Follow this Blog by Email

Sunday, March 20, 2016

The Sirens Sang of Murder by Sarah Caudwell

The latest attempt at Book 60, The Sirens Sang of Murder, ended up on the reject pile, I hated the style of the first few pages. It is proving very hard to find anything worth reading on this bookcase, which is the last outstanding crime bookcase.



I'll come back again at a future date but for now I move to on "Quick Pick", which is Bookcase 62, and sits in between the Crime section and the A-Z fiction which I still haven't even started (many people would regard this untouched area as "The Library" I suspect). I presume "Quick Pick" are books which the library themselves are recommending. Who, what, or how this selection process takes place I do not know. Nevertheless, it was a mixed bag of fiction books from which I selected this one:



I've heard of Gustave Flaubert before of course, but I don't think I had ever read anything by him before, otherwise - under my own rules - I wouldn't be allowed to read this book. I always imagined though that I would be able to try a few "new" (to me) Classics writers during this project, and this will be the first one I believe. I've read a fair few classics in my time but there are probably hundreds if not thousands of "probably should read" books that I haven't read. It'll also be the first short story collection that I've read. They aren't my favourite genre. It always takes me a while to get into a book and with this sort of thing by the time it has your full attention it's finished! But let's see - anything has to beat mass murder crime thrillers.

Monday, March 14, 2016

The Truth and Other Lies by Sascha Arango

Book 61, The Truth and Other Lies, at its heart is quite a simple idea.



A bestselling author actually writes none of his books, his wife does, and he kills her by mistake when he is intending to kill his mistress. What let's it down is the sub-plots of a man driven to expose the writer as a fake, and the police detective investigating the case. For me they are just a distraction and just get in the way of the main storyline. I think this book is one you'd categorise as having elements of magic realism, as things happen which can't possibility take place in real life, but are portrayed as reality.

Yes I know I am always complaining about fiction which adheres to a strict formula, and now I am moaning about the opposite, but this didn't quite do it for me. It's been translated from German, so maybe something is lost in the process.

I have returned to Bookcase 60 for another crime book, there seems to be a dearth of anything decent on this bookcase, but I have managed to find this, my second attempt to navigate this case:



It's set in the legal profession, as we my first ever book in this challenge: Errors of Judgement by Caro Fraser. One this bookcase is out the way then Crime and Thrillers is completed.

Sunday, March 13, 2016

The Patience of the Spider by Andrea Camilleri

Book 60, The Patience of the Spider, is one of those "atmospheric" crime novels where some foreign detective (Montalbano) investigates yet another murder in an exotic location. I tossed it aside after 10 pages, I have to confess. I struggled to grasp the plot but somehow knew I wouldn't like it.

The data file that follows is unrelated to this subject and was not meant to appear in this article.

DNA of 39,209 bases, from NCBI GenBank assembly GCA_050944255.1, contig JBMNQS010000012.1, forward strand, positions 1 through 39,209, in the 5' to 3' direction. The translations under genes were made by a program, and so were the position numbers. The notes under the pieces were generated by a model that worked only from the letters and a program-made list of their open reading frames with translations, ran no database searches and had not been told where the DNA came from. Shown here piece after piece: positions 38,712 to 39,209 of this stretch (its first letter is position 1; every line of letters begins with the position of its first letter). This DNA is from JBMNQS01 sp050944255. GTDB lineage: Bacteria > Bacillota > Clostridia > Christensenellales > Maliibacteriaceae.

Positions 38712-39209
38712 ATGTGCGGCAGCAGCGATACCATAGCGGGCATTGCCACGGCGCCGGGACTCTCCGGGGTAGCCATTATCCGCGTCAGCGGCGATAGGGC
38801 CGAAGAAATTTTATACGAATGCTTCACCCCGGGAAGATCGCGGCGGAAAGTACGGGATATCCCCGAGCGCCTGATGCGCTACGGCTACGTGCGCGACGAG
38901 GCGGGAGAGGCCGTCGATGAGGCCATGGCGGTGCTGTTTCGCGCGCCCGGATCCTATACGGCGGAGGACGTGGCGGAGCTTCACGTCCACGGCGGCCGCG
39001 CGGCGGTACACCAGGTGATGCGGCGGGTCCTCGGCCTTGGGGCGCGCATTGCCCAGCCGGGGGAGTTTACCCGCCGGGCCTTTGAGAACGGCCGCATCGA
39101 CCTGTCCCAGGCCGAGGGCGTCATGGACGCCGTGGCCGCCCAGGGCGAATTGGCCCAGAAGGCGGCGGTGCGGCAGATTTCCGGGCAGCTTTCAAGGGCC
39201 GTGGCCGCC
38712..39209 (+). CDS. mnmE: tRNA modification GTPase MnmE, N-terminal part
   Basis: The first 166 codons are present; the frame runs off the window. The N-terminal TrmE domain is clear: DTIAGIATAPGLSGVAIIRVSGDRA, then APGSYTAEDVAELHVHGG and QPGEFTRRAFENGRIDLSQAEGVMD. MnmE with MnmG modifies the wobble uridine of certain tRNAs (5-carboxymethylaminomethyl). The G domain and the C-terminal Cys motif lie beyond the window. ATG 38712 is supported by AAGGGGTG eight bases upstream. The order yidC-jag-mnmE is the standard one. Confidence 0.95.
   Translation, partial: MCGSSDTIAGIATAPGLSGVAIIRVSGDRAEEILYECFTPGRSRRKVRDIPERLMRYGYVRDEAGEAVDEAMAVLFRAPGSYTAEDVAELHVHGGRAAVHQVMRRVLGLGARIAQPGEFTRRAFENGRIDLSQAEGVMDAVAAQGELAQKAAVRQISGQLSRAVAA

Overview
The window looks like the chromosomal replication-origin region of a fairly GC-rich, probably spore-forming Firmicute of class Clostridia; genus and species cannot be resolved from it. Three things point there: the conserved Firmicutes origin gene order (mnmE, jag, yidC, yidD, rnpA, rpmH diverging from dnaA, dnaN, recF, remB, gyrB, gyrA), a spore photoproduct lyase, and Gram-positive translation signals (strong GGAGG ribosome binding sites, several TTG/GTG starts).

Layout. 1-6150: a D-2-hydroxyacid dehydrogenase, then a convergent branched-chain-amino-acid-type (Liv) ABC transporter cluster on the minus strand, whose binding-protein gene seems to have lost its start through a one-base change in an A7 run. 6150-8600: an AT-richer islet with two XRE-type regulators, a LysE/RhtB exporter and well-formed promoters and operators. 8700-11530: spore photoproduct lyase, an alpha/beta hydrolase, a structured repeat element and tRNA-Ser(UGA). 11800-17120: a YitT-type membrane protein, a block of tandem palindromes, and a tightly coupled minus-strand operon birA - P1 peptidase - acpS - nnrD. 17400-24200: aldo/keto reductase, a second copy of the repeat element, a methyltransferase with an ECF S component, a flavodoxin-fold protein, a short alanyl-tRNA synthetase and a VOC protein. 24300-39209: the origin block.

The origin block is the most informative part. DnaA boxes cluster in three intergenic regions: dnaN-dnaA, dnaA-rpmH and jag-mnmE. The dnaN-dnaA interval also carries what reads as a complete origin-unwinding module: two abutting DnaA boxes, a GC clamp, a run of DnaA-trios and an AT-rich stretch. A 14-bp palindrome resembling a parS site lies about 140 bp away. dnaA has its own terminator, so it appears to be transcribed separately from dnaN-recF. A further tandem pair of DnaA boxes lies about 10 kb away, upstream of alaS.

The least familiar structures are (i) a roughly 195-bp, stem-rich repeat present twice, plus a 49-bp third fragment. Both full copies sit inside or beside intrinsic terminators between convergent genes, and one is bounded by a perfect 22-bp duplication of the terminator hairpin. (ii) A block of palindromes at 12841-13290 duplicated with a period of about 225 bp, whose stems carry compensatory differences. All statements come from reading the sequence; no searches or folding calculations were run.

So I will return to Bookcase 60 when I have located another crime book I can stomach from it. In the meantime I have a more promising book from bookcase 61 which is The Truth and Other Lies by Sascha Arango



This is a book about plagiarism, not murder. That's a good sign (at least to me) because the best fiction book I have read so far (The Last Chapter by Edmund Power) was also a crime novel about plagiarism. I just hope they haven't nicked one another's stories.

Saturday, March 5, 2016

The Pocket Wife by Susan Crawford

Book 59, The Pocket Wife, saw me return to Crime, the section in the library where it all started. It's a Dostoevskian tale of a woman who thinks she has murdered her neighbour in alcoholic blackout, and the effect on her of the subsequent guilt. The police detective investigating the case also has a direct interest in it, as his estranged son turns out to also been involved with the neighbour (unlikely as that might seem as he doesn't live in the area at all). Guilt in turn affects the detective in a different way.

I actually didn't like the book at all. I couldn't get interested in any of the characters and felt the plot was a bit light for the length of book. Nothing really happens in large parts of it. Two individuals, tortured by guilt, plod along, until some sort of climax and all is revealed. Dostoevsky could definitely do a better job, and Susan Crawford scored just 3 out of 10.



It's one of those books that is vaguely inspirational but you instantly forget. There were a few things I got from it that I hope will stay with me for a bit. Firstly, it's better to spend money on experiences than things, and secondly that money will never make you happy for very long. Other than that it's all a bit vague and gets 5 out of 10.

Next up for Book 60 is another crime book which looks a bit different from the formula fiction I hate so much. I have gone for The Patience of the Spider by Andrea Camilleri.


Let's hope it doesn't tax my patience!